In the three years to 2013 the following factors will be considered: the ability of neighbouring search and rescue resources to successfully reach those incidents and effect a rescue; the development of the UK helicopter search and rescue service which will occur at the same time as the Irish changeover and which use the same helicopters; the availability of other search and rescue resources such as lifeboats; changes in the frequency, times, location or pattern of incidents in the area, and financial resources. Thereafter the level of incidents and response times at Waterford will continue to be kept under review during the ten-year contract period.

At national level, in difficult financial circumstances, the new contract is a major recognition by the Government of the value of the Irish Coast Guard and the communities it serves. It is also a substantial commitment to the continuing development of maritime safety services.

Photo of Paudie CoffeyPaudie Coffey (Fine Gael)
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This does not do anything more to reassure me or the people of the south-east region. The Minister of State has stated there has been much ill-informed comment. I suggest the response she has given has ill-informed the public. She has mentioned there is co-ordination with UK search and rescue services. I have news for her. Services are also being diminished in the south-west region of the United Kingdom where helicopter services are being relocated inland.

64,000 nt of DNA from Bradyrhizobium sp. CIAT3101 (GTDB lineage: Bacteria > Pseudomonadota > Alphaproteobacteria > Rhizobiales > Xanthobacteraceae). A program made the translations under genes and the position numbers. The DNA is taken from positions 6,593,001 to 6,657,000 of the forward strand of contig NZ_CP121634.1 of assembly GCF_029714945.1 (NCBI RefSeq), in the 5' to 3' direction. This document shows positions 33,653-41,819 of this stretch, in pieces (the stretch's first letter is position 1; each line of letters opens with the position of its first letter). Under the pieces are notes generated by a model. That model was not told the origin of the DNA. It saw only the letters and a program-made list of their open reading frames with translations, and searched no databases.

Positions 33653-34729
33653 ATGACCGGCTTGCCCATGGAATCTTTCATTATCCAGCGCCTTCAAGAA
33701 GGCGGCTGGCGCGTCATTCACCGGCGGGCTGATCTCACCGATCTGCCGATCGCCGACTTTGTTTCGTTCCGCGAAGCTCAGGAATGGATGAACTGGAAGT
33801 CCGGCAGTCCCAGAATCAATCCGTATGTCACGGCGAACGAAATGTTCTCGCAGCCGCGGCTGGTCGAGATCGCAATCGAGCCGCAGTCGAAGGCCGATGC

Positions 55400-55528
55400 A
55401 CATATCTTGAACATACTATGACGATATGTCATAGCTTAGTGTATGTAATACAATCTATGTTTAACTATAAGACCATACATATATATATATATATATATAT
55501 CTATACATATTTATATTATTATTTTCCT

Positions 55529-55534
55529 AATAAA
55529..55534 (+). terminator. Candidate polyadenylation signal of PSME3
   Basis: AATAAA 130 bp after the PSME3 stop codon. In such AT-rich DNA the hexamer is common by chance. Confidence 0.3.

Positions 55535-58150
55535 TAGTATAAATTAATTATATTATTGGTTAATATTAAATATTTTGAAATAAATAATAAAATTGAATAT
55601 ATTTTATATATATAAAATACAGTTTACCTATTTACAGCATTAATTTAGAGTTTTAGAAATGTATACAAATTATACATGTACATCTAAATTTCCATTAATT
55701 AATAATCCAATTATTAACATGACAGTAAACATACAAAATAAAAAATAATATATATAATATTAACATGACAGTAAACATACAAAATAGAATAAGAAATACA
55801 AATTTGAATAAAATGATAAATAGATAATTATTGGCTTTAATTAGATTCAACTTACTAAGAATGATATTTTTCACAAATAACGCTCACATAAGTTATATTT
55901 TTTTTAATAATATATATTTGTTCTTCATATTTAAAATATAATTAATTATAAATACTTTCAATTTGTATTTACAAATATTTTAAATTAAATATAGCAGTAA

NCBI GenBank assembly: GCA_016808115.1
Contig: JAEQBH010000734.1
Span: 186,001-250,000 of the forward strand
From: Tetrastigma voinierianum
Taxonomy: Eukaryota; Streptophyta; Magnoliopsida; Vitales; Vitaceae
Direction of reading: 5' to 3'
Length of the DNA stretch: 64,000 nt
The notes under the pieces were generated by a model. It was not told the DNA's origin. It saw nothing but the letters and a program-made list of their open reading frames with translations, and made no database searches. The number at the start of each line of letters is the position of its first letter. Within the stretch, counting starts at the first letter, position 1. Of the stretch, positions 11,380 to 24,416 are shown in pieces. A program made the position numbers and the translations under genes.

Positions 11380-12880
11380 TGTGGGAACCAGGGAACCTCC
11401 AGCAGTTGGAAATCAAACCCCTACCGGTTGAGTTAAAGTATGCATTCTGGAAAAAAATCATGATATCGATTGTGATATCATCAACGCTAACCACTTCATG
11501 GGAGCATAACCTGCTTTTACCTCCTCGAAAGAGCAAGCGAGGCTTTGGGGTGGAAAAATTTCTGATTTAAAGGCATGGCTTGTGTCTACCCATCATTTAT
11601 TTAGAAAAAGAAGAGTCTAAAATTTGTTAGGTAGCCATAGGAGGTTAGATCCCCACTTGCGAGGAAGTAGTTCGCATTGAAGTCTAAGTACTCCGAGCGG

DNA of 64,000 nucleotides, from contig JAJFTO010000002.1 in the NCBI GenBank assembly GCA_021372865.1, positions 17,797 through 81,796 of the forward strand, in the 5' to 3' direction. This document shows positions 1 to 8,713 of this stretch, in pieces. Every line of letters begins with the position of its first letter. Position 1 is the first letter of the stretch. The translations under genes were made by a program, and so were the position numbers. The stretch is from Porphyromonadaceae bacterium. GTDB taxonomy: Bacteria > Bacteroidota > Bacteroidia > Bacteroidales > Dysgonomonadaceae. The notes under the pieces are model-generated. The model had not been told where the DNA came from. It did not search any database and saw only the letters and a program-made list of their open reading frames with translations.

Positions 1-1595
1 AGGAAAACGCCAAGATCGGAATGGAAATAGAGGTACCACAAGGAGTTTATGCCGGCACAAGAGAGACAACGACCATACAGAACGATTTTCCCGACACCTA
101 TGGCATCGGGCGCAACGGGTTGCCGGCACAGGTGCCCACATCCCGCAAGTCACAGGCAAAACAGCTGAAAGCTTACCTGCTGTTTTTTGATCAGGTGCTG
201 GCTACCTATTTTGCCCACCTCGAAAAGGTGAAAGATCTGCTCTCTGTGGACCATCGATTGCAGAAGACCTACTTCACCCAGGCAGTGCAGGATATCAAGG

Photo of Paddy BurkePaddy Burke (Fine Gael)
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A question, please.

Photo of Paudie CoffeyPaudie Coffey (Fine Gael)
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My question is as follows. How on earth can the Minister of State see this as an improvement when there is a reduction in the number of hours and cover from a 24-hour to a 12-hour service?

Photo of Jerry ButtimerJerry Buttimer (Fine Gael)
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Hear, hear.

Photo of Paudie CoffeyPaudie Coffey (Fine Gael)
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That is not an improvement. The Minister of State has stated the helicopters used will reach the area of crisis or emergency faster. That is fine if they are based in Waterford, but if they are travelling from Shannon, Dublin or Sligo, how on earth could they be faster in responding to an emergency?

Photo of Jerry ButtimerJerry Buttimer (Fine Gael)
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Hear, hear.

Photo of Paudie CoffeyPaudie Coffey (Fine Gael)
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What the Minister of State has told the House is pure rubbish and the people of the south east will not accept it. I will not accept it. I am emotive about the issue. The Government will face stiff opposition in implementing this measure from the people of the south east and across all parties.

Photo of Áine BradyÁine Brady (Minister of State with special responsibility for Older People and Health Promotion, Department of Health and Children; Minister of State, Department of Environment, Heritage and Local Government; Minister of State, Department of Social and Family Affairs; Kildare North, Fianna Fail)
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There will be no change until July 2013.

Photo of Paudie CoffeyPaudie Coffey (Fine Gael)
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This is a serious issue, on which the Government is not reading the public mood.